Even top data scientists admit they don’t know where the AI journey we are on as a society will end up. But we shouldn’t discard the benefits along the way.
There has been no shortage of discussion — and consternation — about the “black box” of artificial intelligence, in which decisions and output are delivered without any transparency or understanding of why the system made the decisions it made. Even the most highly knowledgeable data scientists admit they don’t quite understand how AI may arrive at its decisions. However, not everybody feels this is a bad thing.
Cathy O’Neil — mathematician, data scientist, and author of “Weapons of Math Destruction: How Big Data Increases Inequality and Threatens Democracy” — has been warning about the dangers of opaque AI decisions on businesses, individual and society in general, stating that such decisions may be loaded with biases, or just plain wrong. And nobody is double-checking results, she adds.
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Amid heightening concern about the lack of transparency in AI-driven decisions, Bank of America and Harvard University have partnered to create the Council on the Responsible Use of Artificial Intelligence, intended to together business, government and societal leaders to discuss the legal, moral, and policy implications of AI and machine learning, and propose more responsible AI platforms.
One of the goals of the council is to pave the way to opening up the AI black boxes that are increasingly driving decisions in today’s organizations, said Cathy Bessant, COO and CTO for BofA and an active sponsor of the program, in a recent Forbes interview with Peter High. “When the creators and sellers are dominating the discussion with their models and data sources around which they have built intellectual property, by definition, they are building a black box that as the user, we may or may not have transparent insight into,” she says. Opening up AI’s black box “is an important part of understanding the intended and unintended consequences of the models that we are using to drive learning. In financial services, we went through these decades ago in credit scoring.”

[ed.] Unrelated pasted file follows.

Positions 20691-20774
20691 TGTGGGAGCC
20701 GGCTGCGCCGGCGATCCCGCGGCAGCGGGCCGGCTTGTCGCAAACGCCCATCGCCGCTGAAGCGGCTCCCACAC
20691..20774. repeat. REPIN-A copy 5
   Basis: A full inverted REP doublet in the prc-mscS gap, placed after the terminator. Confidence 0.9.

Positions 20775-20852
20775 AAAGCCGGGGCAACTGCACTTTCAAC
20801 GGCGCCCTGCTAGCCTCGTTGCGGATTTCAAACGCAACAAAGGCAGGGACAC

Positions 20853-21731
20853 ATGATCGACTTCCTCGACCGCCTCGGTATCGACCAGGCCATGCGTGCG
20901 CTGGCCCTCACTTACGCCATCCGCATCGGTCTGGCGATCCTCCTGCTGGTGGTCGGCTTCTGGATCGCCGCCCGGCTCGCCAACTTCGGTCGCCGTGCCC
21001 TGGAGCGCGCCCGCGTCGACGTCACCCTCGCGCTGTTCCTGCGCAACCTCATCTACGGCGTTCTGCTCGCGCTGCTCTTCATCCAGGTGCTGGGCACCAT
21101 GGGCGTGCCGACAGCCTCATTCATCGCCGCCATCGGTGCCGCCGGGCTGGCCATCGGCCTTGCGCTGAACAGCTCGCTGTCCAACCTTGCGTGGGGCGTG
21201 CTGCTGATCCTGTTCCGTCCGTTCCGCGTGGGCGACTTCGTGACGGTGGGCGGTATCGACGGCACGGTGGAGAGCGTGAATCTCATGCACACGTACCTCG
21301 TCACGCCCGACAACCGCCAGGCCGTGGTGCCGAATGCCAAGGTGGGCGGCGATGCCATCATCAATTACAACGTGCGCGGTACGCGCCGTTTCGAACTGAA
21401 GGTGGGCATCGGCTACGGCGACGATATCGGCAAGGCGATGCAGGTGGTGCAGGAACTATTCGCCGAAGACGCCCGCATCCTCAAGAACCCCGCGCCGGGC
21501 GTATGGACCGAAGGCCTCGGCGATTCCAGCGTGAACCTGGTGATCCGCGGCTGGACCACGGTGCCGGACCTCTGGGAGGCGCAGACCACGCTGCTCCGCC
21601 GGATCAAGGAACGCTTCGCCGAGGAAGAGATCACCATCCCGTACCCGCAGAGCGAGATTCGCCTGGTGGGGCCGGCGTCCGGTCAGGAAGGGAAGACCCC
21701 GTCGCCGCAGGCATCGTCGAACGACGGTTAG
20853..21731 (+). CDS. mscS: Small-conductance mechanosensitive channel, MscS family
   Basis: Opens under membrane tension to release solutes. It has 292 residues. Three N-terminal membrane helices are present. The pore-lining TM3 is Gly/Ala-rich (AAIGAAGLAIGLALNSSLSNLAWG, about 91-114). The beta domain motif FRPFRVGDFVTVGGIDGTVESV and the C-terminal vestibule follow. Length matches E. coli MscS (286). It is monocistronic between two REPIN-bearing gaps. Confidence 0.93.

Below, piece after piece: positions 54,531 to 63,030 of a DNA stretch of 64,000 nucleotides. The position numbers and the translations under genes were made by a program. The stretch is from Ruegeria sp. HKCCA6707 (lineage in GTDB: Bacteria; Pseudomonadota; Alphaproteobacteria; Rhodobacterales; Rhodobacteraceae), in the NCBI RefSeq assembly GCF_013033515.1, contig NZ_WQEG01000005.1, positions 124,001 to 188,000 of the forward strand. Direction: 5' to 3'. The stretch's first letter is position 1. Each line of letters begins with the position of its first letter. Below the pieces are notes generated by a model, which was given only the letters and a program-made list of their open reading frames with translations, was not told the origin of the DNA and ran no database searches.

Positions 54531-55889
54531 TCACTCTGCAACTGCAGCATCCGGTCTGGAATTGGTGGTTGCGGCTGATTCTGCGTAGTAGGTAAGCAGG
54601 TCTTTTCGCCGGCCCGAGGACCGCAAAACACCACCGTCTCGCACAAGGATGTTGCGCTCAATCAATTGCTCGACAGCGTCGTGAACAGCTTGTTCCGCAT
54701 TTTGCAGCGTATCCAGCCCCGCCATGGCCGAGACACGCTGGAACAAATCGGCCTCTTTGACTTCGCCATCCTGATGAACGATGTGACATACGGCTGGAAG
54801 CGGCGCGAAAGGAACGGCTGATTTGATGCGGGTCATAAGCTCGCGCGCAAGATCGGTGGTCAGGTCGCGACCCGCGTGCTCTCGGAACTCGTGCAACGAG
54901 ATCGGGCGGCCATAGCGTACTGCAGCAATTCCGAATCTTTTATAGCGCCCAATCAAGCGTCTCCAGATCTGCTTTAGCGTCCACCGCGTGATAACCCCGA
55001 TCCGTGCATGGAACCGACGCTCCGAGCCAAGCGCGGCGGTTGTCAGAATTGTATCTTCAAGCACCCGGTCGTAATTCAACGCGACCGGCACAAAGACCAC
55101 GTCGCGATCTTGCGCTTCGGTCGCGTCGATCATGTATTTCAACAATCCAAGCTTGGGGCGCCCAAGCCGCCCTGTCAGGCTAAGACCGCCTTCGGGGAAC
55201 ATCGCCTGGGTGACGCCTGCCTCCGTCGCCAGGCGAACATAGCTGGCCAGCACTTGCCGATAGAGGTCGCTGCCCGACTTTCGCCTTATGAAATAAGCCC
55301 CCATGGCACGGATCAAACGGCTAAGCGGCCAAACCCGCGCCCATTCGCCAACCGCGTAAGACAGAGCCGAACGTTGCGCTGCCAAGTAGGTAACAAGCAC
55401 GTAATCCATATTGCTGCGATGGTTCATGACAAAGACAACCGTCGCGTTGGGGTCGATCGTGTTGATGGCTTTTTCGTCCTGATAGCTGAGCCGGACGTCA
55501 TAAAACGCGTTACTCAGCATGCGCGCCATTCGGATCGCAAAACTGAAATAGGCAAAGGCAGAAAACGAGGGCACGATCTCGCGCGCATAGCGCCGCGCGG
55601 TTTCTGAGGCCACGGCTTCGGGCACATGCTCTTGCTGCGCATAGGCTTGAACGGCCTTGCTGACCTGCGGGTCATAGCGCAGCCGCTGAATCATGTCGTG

Still, we may want to think twice about tearing open the black box, some observers caution. David Weinberger, senior researcher at Harvard University’s Berkman Center for Internet and Society and co-author of “The Cluetrain Manifesto,” says opening up AI’s black box means making trade-offs we may not want to make. It’s human nature to seek logical explanations for every event, he says.
The promise of a safer autonomous transportation future?
Speaking at the recent Data Summit in Boston, he cites the example of a driverless car in a future scenario that veers off course and kills its occupant. “She was in an AV [autonomous vehicle], she should have been protected. It’s somebody’s fault. You want an explanation, but there is none. There are thousands of cars, they will be networked, they will be communicating. It’s a gigantic mess. Each has their own black box, these systems may be getting inputs from other black boxes, like weather systems. You simply may not be able to get an explanation.”
In many cases already — from healthcare to production — AI systems are producing results that can’t be explained, but are more accurate than human judgment, because they’re basing output on analytics run against massive amounts of data. In Weinberger’s traffic fatality example, opening up cars’ AI systems — making them more human explicable — may mean reducing their efficiency. “Let’s say we go from 40,000 to 5,000 fatalities per year. We could insist that all AVs be fully explicable, but that increases fatalities to 12,000 a year. “Are we willing to sacrifice 5,000 people a year for that?”
Such are the trade-offs that will be necessary as more businesses build their products and processes around AI. “We make AI stupider if we want to make it more explicable,” Weinberger continues, “which means more traffic deaths, perhaps less accuracy in diagnostics, etc. — all the benefits that we’re looking for.”
Rather than trying to make black boxes more transparent, Weinberger urges a greater emphasis on AI systems design at the time they are built or manufactured. This involves collaboratively working to set goals — for example, in the case of auto manufacturers, prioritizing safety over vehicle performance and so on. It’s not an easy task to set such priorities, he adds. “Coming up with such lists may be problematic. People may want to set different goals.”